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Foolish Plans
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by Jay Seaver

"Decent Chinese screwball comedy."
3 stars

"Screwball" is probably the hardest thing to pull off in the movies, and given that the phrase "foolish plans" is probably part of any definition of the genre, it's not surprising that filmmaker Jiang Tao is on the right track with his latest movie. Making the peculiar look effortless can be a tough gig, though, and it's often easy to see how Jiang and his movie are working - the film has a charm that can't be denied, even if it sometimes doesn't quite get the pacing right.

It's got three friends and roommates working as propmen on a movie - schemer Sung Da-hu (Wang Zijian), husky but good-natured Zheng Qiu (Xiu Rui), and charming but somewhat awkward Wu Chenfeng (Wang Ning). Even before producer "President" JIn is threatening to shut the production down, the three are fired for a number of screwups, and "Feng" is considering going back to his home village, where local girl Duoduo (Cya Liu Ya-se) would be willing to marry him. There's a hitch, though - Feng is already married, to Jin's last mistress Sheng Jiaoyang ("Angel" Wang Ou), a paper marriage to legitimize the baby she was carrying. Since Jin is a real heel - he sent out thugs when he noticed Zheng flirting with latest mistress Lisa (Crystal Chen Yang) - Da-hu suggests they shake him down for their back pay while Feng seeks a divorce. The trouble is, Feng is pretty taken when he meets Jiaoyang for a second time - oh, and Jin soon drops dead of a heart attack, so both the cops and his underworld partners are taking a good look at the people trying to pry what they consider their money loose from him.

There are bits of Foolish Plans that hint at a film trying a bit too hard, like the way that Feng, Zheng, and Da-hu apparently live in an apartment in the middle of a scrapyard that provides equipment they might need for building props or whatever other devices they might need later. There are also times when it struggles to find something for all three of the roommates to do - there are a few scenes toward the start about Da-hu dealing with a guy who makes restorations for museums that will only vaguely tie in with the rest of the stories, if that (this part has a fair number of on-screen graphics that don't receive even the sometimes-rough subtitling the rest of the film gets), and Zheng gets sidelined for a while with what seem like merely obligatory check-ins.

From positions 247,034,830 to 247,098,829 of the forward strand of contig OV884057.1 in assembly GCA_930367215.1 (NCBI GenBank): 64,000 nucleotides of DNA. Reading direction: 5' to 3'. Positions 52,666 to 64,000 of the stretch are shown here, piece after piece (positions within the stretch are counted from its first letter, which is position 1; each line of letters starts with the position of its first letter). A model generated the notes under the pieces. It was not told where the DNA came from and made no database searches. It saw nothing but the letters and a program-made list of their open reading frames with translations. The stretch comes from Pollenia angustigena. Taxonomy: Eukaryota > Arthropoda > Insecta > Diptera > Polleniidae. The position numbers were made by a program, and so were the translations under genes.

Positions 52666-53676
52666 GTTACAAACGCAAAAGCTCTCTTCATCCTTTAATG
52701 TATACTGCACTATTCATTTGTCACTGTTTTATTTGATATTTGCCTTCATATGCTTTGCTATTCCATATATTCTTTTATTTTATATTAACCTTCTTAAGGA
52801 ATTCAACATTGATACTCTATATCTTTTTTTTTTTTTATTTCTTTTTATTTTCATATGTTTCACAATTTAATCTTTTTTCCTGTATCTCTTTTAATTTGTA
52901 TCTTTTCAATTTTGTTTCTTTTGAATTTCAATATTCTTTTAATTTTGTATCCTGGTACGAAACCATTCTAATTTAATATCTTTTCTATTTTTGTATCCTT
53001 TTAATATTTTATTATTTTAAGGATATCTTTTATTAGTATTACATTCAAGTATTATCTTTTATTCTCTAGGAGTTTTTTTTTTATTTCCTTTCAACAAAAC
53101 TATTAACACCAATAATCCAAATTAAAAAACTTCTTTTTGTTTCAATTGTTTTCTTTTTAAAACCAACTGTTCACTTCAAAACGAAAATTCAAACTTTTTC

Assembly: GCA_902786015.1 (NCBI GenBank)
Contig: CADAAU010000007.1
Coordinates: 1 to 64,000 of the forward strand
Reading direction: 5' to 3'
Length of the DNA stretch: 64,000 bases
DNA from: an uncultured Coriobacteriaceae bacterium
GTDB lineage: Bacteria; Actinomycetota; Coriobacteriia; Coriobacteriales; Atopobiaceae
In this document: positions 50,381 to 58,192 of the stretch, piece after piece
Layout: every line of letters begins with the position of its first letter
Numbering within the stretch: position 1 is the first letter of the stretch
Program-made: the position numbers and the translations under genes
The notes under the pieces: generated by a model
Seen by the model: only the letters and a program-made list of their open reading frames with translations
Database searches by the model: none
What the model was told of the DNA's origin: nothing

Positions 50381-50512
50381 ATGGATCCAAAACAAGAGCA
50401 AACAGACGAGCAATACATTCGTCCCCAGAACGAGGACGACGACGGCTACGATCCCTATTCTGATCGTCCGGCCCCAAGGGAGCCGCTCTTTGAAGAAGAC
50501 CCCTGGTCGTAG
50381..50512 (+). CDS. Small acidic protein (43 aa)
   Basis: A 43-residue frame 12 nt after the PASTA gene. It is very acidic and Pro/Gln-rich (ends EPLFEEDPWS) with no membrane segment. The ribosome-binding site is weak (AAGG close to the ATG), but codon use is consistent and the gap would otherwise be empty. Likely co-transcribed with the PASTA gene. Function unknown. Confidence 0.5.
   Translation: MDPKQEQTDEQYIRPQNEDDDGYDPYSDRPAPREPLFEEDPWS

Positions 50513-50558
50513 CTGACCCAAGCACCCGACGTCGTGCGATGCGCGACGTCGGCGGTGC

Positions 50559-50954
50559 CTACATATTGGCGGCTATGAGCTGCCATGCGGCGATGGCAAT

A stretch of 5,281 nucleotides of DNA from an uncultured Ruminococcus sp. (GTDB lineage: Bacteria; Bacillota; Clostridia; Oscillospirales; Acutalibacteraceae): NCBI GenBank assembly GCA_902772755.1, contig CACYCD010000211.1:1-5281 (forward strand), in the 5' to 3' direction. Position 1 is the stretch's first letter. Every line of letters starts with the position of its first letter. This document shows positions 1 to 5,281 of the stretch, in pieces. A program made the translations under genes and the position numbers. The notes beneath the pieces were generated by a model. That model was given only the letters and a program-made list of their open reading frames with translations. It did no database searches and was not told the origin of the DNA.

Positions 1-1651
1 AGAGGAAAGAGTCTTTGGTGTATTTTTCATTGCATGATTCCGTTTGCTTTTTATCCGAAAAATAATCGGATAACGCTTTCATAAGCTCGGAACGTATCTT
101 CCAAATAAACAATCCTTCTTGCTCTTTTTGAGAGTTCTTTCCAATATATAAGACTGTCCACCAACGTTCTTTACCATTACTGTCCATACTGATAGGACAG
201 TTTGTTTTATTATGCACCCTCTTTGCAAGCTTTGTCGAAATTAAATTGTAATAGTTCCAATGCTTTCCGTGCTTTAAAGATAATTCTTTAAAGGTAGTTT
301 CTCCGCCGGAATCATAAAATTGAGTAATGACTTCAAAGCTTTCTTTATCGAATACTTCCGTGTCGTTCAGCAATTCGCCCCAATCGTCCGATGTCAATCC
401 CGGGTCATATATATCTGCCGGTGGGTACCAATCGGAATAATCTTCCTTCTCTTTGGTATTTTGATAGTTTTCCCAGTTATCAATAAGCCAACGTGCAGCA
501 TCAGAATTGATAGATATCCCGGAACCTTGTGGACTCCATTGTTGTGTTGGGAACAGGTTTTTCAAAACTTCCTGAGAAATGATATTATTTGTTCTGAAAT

For the most part, though, it stays amiably rather than affectedly quirky. Jiang may be rushing into things to start, but once Feng and Jiaoyang meet each other for a second time, something clicks - aside from how it's surprising for being a character gleefully going off-script rather than being caught up by circumstance, it counters the cynical scheming of Da-hu with something downright charming, at least initially. It lets him create an upbeat mood that plays well against jokes about crime and possible murder, and if they don't quite come at a rapid-fire pace, they come quick enough, climaxing with a slapstick finale that, yes, uses a bunch of visual effects, but has almost everything running in the right silly direction.

The cast is fun, too. Wang Ning and Wang Ou are technically the leads as Feng and Jiaoyang, goofiness and time are apportioned among the ensemble well, and everybody gets to have some fun. Wangs Ning and Ou do have great chemistry, though, from her dismissive ignorance of him in the opening scene to cheery sparks to working at potential cross-purposes, really selling that, despite sort of being presented as the least eccentric, they're kind of weird. Xiu Rui and Wang Zijian would be comic relief characters in other movies, but just part of the gang here, and both (Xiu especially) are good at being funny on the edges while being important to the story. Xya Liu Ya-se doesn't appear as more than a photograph until halfway through, but she fits in well, even if Duoduo does bring a little drama.

Bringing in drama is kind of an issue here - at about 112 minutes long, the film is a bit flabby for a broad comedy, and never more so when it follows something really goofy with something dramatic (there's a big section I'd like to rip out of the last act, because a movie doesn't need to have both "funny" and "serious" resolutions). There are also a couple of weird tone things that may say more about the viewer than the movie, most notably that while I can easily deal with threats of murder as a way to move a comedy forward, a woman coming back from her lover with a bruised face can seem a bit much.

"Foolish Plans" is not a perfect screwball comedy; there might not actually be such a thing in today's naturalistic, less buttoned-down movie world. It's pretty funny with a couple of very funny moments, not a bad matinee.

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originally posted: 07/13/16 06:52:13
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Directed by
  Tao Jiang

Written by
  Tao Jiang

  Ning Wang
  Rui Xiu
  Zijian Wang
  Ou Wang
  Yase Liu
  Crystal Chen

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